Tasha Liu is co-founder and Marketing Director of multi-brand concept store C.DONGLIANG, which is dedicated to showcasing Chinese designers. Founded in Beijing in 2009, C.DONGLIANG has two concept stores in Shanghai, one for menswear and another for womenswear, bringing together Chinese fashion designers to an audience indifferent to traditionally popular luxury brands.
Apart from being a regular at Shanghai Fashion Week, C.DONGLIANG is also the first Chinese multi-brand retailer invited to show at London Fashion Week 2013. Tasha is also the founder of independent pioneer art fashion festival, LABELHOOD, a fashion incubator for young Asian designers and new independent brands.
F: FASHIONALLY T: Tasha
F: How did C.DONGLIANG come to be?
T: C.DONGLIANG was first established eight years ago. Previously I had two jobs, firstly at Ogilvy working in consumer insight, and then at Pepsi Co. marketing the Lipton brand. I encountered this very small multi-brand shop in Beijing that focused on Chinese designers, and what they did touched me deeply. I was also writing features on the side and did a few interviews and got to learn a lot about Chinese fashion designers. Eventually I wanted to dedicate myself to the promotion of young designers, so I resigned and joined C.DONGLIANG in Beijing. Afterwards, we brought C.DONGLIANG from Beijing to Shanghai, and that’s where the headquarters is now.
F: What sort of a concept store is C.DONGLIANG?
T: For the past five or six years, we have played a much bigger role than a retailer. We are involved in the promotion of Chinese designers and collaborate with renowned brands such as Nike, Samsung, SK2, and so on. When these brands want to learn more about Chinese designers or look for Chinese designs, they will think of us.
F: How do you select brands for C.DONGLIANG?
T: I’ll consider the impact this particular brand will have in the industry. I’m not just talking about creativity, but also if they have a clear idea about positioning and what sets them apart from other brands. I want to see a strategy on market positioning, pricing and target customers, and the potential for commercialisation.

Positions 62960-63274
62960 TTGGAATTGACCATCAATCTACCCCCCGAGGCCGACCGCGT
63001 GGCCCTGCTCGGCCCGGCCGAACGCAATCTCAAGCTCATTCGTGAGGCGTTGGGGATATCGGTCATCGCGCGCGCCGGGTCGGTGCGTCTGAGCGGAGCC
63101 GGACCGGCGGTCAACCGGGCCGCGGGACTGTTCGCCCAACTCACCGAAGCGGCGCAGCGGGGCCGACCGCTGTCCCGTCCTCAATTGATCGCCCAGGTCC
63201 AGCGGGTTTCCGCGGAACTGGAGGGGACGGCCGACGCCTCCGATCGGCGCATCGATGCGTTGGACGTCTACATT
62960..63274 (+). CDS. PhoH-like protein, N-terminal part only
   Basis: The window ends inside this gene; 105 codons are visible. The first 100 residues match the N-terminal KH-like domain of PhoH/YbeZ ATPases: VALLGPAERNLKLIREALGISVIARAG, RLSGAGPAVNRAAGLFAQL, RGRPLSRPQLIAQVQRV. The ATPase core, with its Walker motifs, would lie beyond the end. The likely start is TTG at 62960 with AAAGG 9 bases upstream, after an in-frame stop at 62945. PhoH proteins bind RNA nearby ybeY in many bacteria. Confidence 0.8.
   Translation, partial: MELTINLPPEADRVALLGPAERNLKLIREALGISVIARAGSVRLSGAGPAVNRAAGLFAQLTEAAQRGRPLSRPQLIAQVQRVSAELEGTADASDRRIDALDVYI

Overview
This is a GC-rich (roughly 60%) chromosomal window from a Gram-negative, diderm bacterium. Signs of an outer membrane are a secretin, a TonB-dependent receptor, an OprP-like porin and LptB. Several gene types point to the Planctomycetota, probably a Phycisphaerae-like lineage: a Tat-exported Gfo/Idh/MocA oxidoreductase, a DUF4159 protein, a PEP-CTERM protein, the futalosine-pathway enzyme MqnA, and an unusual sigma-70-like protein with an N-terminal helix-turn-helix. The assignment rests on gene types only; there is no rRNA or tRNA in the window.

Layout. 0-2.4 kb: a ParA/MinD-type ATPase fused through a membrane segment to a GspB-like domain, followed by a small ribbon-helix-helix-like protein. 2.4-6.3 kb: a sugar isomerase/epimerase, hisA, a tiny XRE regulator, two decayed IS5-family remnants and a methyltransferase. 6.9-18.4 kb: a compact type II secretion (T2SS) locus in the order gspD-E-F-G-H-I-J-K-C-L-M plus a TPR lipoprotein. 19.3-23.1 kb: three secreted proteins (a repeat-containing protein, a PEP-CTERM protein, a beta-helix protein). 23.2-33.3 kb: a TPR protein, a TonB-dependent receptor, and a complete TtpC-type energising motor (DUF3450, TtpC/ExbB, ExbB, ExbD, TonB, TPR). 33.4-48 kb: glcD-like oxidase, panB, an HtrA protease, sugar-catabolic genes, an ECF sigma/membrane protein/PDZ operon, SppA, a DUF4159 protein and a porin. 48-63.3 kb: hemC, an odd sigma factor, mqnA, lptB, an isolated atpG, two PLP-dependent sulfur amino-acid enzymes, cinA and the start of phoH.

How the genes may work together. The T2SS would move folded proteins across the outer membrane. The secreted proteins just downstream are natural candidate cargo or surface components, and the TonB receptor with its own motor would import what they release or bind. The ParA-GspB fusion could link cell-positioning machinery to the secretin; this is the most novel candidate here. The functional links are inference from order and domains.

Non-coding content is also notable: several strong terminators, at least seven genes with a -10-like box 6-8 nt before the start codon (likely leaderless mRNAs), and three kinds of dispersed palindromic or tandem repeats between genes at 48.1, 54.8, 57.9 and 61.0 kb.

F: What’s the working relationship like between C.DONGLIANG and the designers?
T: On the one hand we work with established designers, such as supermodel-turned-designer Lu Yan. On the other hand, we are also eager to work with young designers even while they are still studying. Sometimes we encourage them to launch their brand, and give them advice on how to position themselves; we have additionally helped present the first collections of some designers. We are not a formal consultant but more like a more experienced colleague giving advice.
F: Do you have any advice for young designers who want to succeed in the field?
T: Young designers need to find their own language. The world definitely does not need another fashion label, so you need to establish what makes you different from everyone else. This uniqueness must be supported by the market and not just your own subjective opinion.
Of course when you’ve found this language, it’s only the start. What follows is a lot of team work, and if you do not have a team, you need to learn how to cooperate with third parties.
Fashion is a long supply chain that goes from creating to production to sales. You have to learn to cooperate with others and get the best out of your team. Fashion is not art. It is part of daily life.
F: What do you think of Fashionally Collection #10?